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Kingdom of Bugs

The Hardest Working Bugs on Earth

You've probably heard the phrases “busy as a bee” and “ants in your pants,” and that's for a good reason: When it comes to getting the job done, no other bugs beat the production capabilities of bees and ants. (And did you know that ants and bees are "cousins"?) Find out today what makes these two creatures such hard workers and good team players.


what you’ll need

  • Your Camp Kinda toolkit
  • A large jar
  • A piece of sponge
  • An empty soda can
  • Food scraps
  • Construction paper (black)
  • An old egg carton
  • Paint and a paint brush
  • 4 pipe cleaners

You'll also need some dirt and a few ants for today's activities, but we'll collect those later!



Ask About Today

What are the different roles you'll find in an ant colony or a beehive? How do these insects communicate with one another?

Dinner Discussion

Where would you prefer to live: an ant colony or a beehive? Why?

Skip the Ads

Unfortunately, online videos often start with short advertisements. Remind your campers to click the "Skip" button as soon as they can to move ahead to the video.

Content Alert

There are a whole lot of creepy crawly bugs in the videos ahead!


30 minutes

Get down to business with the busiest bugs around.


All the Ants

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There are over 14,000 species of ants with different environmental adaptations, but they all have perfected the art of teamwork and communication.

Remember: Online videos often start with advertisements. (Annoying, we agree!) Click the "Skip" button as soon as you can to move ahead to the video.


Finding Food

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You know how ants always seem to be showing up at a picnic? How do they know there's food around?


Bees to the Rescue

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You might want to avoid a run-in with a stinger, but the truth is, we need bees—a lot. Years ago, ancient Egyptians used honey as medicine to cover wounds and burns. And course, today, our planet still relies on these insects to help plants reproduce.


Bug Relations

One flies from flower to flower while the other marches across the ground. But these two insects have more in common than you might think.


Queen of the Hive

Queen bees expect all the luxury that comes with royalty—they even make their worker bees fan the air with their wings to keep the hive cool. Find out more about the different roles bees play within the hive.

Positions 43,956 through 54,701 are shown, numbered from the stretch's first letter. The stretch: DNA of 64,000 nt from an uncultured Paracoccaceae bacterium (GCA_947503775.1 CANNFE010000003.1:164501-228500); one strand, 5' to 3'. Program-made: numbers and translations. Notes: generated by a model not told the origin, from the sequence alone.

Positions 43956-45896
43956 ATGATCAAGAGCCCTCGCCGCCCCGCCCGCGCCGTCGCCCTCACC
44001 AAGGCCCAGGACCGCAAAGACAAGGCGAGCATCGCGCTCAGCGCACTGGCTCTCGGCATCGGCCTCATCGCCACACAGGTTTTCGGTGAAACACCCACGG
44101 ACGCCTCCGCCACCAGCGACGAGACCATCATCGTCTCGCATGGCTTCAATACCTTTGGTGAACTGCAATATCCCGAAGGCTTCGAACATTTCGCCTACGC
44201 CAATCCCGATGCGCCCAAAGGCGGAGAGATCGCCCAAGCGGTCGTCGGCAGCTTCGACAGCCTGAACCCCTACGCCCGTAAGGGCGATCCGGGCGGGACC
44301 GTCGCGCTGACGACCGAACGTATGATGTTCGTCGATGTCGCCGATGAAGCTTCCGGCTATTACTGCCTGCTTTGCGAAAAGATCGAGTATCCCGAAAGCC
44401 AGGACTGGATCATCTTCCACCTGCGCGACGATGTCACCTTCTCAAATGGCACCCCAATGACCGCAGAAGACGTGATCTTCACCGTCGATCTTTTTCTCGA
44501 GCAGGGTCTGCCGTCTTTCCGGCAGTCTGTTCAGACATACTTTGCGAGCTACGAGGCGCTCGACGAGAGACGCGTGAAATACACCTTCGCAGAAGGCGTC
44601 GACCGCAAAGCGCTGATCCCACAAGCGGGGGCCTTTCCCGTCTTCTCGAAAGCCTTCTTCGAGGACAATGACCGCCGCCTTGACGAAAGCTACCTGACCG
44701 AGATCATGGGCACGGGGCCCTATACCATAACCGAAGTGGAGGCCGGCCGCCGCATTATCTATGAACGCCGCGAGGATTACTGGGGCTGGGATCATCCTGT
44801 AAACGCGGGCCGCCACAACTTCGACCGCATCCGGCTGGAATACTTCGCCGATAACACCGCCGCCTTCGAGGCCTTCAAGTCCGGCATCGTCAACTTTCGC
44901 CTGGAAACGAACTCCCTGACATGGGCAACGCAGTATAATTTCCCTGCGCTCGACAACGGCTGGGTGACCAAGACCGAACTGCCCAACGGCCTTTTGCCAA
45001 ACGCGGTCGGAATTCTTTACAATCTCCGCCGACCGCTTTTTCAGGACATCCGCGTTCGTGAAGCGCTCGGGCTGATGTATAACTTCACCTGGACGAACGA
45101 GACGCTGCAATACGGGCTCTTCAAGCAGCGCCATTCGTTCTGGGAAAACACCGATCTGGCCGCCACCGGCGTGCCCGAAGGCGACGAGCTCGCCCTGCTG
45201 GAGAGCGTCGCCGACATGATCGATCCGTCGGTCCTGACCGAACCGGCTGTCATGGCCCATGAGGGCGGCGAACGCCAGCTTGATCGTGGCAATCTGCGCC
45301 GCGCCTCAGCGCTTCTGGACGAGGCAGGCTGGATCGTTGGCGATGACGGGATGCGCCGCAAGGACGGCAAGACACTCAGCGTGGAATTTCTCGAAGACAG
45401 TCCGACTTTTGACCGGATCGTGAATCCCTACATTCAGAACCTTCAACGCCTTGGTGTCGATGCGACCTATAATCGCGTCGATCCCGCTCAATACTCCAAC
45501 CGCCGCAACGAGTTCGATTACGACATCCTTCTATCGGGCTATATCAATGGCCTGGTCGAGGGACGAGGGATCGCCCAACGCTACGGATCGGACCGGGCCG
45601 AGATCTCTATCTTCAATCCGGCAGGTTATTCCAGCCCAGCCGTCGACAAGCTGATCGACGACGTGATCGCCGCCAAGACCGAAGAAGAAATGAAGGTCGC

At Your Service

Meanwhile, ants are just as loyal to their queens as queens are demanding of their colonies. They work so closely together to support the queen that ant colonies are often referred to as a single organism, also known as a “superorganism."


Hey Honeybee, Why Hexagons?

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If you've ever looked at a honeycomb, you know it's made up of perfectly shaped hexagons. Why do bees choose this shape? Find out in this video from TED-Ed.


15-45 minutes


Build an Ant Home

Underground cameras can give us an up-close and personal look at the lives of ants in their colonies. But you don't need high-tech equipment to observe these underground insects. All you really need is a glass jar (or another clear container), a soda can, tape, a piece of sponge, and some black construction paper. Take a look at these directions and then build your own ant habitat.

Test Your Habitat: When you've got their habitat made, head outside to add some dirt and a few ants, if you can find them. They might be hanging out around that food you put out earlier. Check with an adult first!


30 minutes

Did you know that bees are also choreographers of their own dances? Today, dance like a bee...kinda.


The Waggle Dance

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Bees have created their own dance move. It's called The Waggle Dance. (Seriously.) Bees do this dance move to inform other bees in the hive where to find an excellent source of pollen. First, watch this short video about the Waggle Dance, then try dancing like a bee.


Flight of the Bumblebees

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Next, go above and beyond by thinking of your own new dance that communicates something important. Choreograph your dance to "Flight of the Bumblebees," then perform it for your family.